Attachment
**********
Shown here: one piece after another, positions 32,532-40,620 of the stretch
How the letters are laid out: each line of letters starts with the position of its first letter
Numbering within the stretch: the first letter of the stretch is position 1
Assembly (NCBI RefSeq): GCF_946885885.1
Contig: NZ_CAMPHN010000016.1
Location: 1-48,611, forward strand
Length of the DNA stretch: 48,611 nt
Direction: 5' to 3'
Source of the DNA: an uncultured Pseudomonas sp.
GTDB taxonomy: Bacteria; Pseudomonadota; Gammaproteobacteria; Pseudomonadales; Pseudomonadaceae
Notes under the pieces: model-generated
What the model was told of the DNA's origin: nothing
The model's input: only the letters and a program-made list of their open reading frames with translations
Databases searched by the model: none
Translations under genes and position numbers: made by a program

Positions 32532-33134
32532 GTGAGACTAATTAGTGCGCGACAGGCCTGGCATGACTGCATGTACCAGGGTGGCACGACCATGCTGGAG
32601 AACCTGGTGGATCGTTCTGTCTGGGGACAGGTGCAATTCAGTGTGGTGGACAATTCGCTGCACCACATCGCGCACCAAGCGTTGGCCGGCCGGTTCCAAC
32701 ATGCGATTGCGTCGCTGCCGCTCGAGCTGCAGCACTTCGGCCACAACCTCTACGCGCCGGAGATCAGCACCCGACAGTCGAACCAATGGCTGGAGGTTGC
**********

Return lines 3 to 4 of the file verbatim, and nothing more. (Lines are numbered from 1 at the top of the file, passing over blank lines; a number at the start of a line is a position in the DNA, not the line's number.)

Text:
Numbering within the stretch: the first letter of the stretch is position 1
Assembly (NCBI RefSeq): GCF_946885885.1